Re: [Videolib] RE: Insight Media's policy on digitization and

M. Claire Stewart (claire-stewart@northwestern.edu)
Wed, 15 Feb 2006 08:58:05 -0600

I like Gary's earlier idea/musing about a possible collaborative
project. It could be JSTOR for video: a joint project to centrally
house stream video to multiple campuses.

I also wanted to respond to Jessica's earlier comment about fair use.
It's not accurate to say that fair use doesn't apply to feature
films. There are no classes of works that are exempted in the law,
nor have courts generally excluded them. You may be thinking of some
sections of 108. You might also be referring to TEACH, but even
TEACH could be construed to cover such: "the performance of a
nondramatic literary or musical work OR reasonable and limited
portions of any other work, OR display of a work in an amount
comparable to that which is typically displayed in the course of a
live classroom session" (emphasis added).

I am also puzzled by something Chip said earlier about public
performance rights, and I'm not clear if the comment was specific to
CTC or making a general case when PPR is purchased. If libraries
purchase titles and also purchase PPR to cover any showings that
might occur outside of a class setting, they are not necessarily
obligated to purchase a digitization/streaming license in support of
classroom streaming, as long as the use can be defended under TEACH
or fair use. If the entire purchase is governed by a license,
different story.

And an earlier comment by Jonathan: I don't think anyone, including
me, is suggesting that we will not continue to purchase video titles.
I don't know where that riff about piracy came from, but no way am I
suggesting that local digitization and streaming will replace
legitimate purchase. I'm just questioning whether we have to buy and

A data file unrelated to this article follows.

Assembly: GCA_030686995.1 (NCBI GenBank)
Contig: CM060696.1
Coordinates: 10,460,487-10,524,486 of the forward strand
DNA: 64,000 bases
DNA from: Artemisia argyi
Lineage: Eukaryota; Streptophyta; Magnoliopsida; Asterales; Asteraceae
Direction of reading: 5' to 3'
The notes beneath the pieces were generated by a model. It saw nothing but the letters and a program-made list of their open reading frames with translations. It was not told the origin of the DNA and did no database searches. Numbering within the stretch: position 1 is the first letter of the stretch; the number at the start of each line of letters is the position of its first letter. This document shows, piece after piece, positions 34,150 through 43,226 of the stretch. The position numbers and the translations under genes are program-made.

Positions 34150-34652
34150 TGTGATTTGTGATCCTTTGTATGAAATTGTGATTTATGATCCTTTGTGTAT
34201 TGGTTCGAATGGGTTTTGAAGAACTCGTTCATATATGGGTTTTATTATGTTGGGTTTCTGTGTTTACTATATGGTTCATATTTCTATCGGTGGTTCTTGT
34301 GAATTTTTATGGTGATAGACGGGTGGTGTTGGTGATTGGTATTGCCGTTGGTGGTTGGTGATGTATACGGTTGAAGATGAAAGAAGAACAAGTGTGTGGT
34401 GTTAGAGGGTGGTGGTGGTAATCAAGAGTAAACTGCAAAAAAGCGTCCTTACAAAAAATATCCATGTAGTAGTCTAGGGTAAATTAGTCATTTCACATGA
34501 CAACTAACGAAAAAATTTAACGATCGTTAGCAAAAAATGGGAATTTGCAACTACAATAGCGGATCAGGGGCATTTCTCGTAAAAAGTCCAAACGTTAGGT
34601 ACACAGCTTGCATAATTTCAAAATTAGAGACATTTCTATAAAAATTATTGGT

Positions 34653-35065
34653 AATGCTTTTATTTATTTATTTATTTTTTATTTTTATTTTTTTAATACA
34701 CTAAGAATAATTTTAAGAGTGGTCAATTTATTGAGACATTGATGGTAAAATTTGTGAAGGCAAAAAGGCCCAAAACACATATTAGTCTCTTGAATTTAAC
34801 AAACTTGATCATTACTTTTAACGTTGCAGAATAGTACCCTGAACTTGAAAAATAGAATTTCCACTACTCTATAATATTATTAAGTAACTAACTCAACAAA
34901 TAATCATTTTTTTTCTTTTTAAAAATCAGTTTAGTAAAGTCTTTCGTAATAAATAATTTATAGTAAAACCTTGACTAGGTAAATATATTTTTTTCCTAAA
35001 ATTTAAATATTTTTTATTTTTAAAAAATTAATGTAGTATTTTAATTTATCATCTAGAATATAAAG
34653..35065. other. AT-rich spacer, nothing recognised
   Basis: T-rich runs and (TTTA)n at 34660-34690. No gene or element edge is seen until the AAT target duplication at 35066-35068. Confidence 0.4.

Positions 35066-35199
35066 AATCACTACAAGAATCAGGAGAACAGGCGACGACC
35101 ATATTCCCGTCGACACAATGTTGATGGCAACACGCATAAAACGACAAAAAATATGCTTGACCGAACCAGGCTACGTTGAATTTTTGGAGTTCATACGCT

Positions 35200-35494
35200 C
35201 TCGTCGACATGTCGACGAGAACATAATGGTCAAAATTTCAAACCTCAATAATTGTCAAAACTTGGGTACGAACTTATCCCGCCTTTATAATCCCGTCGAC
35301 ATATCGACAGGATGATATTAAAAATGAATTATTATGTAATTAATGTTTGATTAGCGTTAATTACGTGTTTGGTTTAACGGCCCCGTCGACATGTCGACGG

keep on paying to do it.

I agree that we might be talking about multiple tiers, but I rather
hope the model for digital subscription is slow to develop. Ejournals
have been both a blessing and a curse (budgets and long-term
archiving, as has been pointed out) and I don't think we should be in
a rush to start renting rather than owning our collections.

Claire

At 4:17 PM -0500 2/14/06, Jerry Notaro wrote:
>Here's what I'm concerned about (well, one thing among many many
>many things)...
>
>One of my favorite classical allusions (pardon me if I've already
>flung this one out...) is the story of Procustes...nasty thuggy guy
>who invited travellers into his home, let them sleep on a tiny
>little bed...in middle of nite, cut off their heads and feet to
>match the size of the bed...
>
>What's this have to do with streamed media? Wellllllll....
>
>You got a large content universe that is used in diverse ways by a
>diverse clientele. You got a teeeeeny little part of that universe
>that is available in a gee-whiz form of delivery (an expensive form
>of delivery, at that). I have a strong feeling that there's gonna
>be a lot of head-and-feet lopping off going on...all (and only) the
>media that's fit to stream.
>
>The fact of the matter is (with profound apologize to my many
>colleagues and friends on the distribution side...you know I love
>you!): when I look at the range of titles in my collection that are
>typically screened in class or assigned for viewing outside of class
>over the course of a semester, very few (and I mean VERY few) are
>titles from distributors that offer digital rights (or are likely to
>offer such rights in the near future). If use or projected use of
>titles is the key benchmark in determining which rights to buy,
>we've got problems, Huston...
>
>I'm not willing (and probably wouldn't be able) to go down the
>Procustes road...trying to cut classroom and research need to fit
>the size of the digital bed. Scoring rights and going thru the
>effort to digitize materials in vague anticipation of need or use
>just ain't gonna cut it, either...
>
>Anyone else?
>
>I'll bite. Let me give an historical analogy which directly involved
>media. Many of you remember when media did not circulate, were not
>cataloged, and were not classified. Schools were among the first to
>tackle treating media the same as books, though we didn't have the
>help to do all that processing. Many school media specialists only
>ordered those titles that came classified and with catalog cards.
>Some, like Demco, even put them in boxes and would deliver them
>fully processed. Those titles soon became the best selling, not
>necessarily because they were the best for the situation, but
>because of how they were delivered. Granted, not an exact analogy,
>but historically accurate.
>
>Jerry, loving this discussion

-- 
____________________________________________________
M. Claire Stewart
Head, Digital Media Services, Marjorie I. Mitchell Multimedia Center
Coordinator of Digitization Projects, Northwestern University Library
(847) 467-1437
claire-stewart@northwestern.edu
http://www.library.northwestern.edu/cstewart/
http://copyrightreadings.blogspot.com
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